Brett Phaneuf – Founder, President, and Director of Submergence Group, LLC / M Subs LTD – Director of Automated Ships LTD – Founding Board Member of Promare – Managing Director of the Mayfair Autonomous Ship
Brett Phaneuf is the founder and chief executive of Submergence Group LLC (USA) / M Subs Ltd (UK). His companies create manned and unmanned ships and underwater vehicles for the defense sector, commercial offshore industry, and other private customers. Brett is also one of three founding board members of ProMare, a non-profit (501c3) public charity founded in 2001 to promote marine exploration throughout the world. As Director of Mayfair Autonomous Ship, Brett, along with IBM and Promare, is setting out to launch a full-sized, completely autonomous unmanned ship to take the same voyage across the Atlantic that the original Mayfair took 400 years ago. The Mayflower Autonomous Ship project aims to pioneer a cost-effective and flexible approach for gathering data that will help safeguard this vital resource especially from pollution, over-exploitation and the effects of global warming. MAS will carry three research pods containing an array of sensors coordinated by the UK’s Plymouth University that scientists will use to advance understanding in a number of key areas from maritime cybersecurity to ocean plastics. Sea testing will begin in the summer ahead of departure in September 2020, marking 400 years since the departure of the original Mayflower.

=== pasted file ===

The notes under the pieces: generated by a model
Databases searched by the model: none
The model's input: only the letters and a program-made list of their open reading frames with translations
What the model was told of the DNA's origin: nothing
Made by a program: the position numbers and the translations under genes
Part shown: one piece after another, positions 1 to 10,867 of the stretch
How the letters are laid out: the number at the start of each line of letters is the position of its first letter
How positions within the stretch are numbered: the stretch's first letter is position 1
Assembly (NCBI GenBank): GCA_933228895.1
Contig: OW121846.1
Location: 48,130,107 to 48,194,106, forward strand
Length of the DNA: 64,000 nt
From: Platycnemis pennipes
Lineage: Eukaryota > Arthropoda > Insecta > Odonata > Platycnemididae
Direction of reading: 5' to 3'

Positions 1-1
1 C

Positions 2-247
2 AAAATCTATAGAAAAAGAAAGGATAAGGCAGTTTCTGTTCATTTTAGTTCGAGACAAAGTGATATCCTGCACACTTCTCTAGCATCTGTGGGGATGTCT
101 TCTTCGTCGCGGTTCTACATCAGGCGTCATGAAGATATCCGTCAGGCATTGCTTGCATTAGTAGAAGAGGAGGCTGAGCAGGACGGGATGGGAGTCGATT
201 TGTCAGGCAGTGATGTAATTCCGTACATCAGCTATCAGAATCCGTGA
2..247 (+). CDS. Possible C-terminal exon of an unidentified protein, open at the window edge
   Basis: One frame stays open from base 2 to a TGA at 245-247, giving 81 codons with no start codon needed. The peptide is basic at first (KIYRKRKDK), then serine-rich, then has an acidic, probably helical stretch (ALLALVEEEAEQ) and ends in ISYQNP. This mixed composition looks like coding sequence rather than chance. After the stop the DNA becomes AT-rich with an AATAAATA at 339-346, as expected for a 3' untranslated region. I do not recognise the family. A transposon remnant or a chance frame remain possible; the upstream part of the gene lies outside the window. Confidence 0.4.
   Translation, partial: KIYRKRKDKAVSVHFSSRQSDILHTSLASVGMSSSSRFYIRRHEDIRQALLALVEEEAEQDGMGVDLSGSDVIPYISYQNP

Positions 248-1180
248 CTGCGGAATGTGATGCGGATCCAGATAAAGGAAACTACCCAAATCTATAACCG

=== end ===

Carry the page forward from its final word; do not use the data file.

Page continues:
Highlights from Buster’s Interview
This is all new to me. I do think my book’s about a timely topic. Part of the reason why I wrote the book in the first place is that we feel stuck in our conversations, and we don’t know what to do. I needed to answer that for myself, and apparently other people would like the answer also.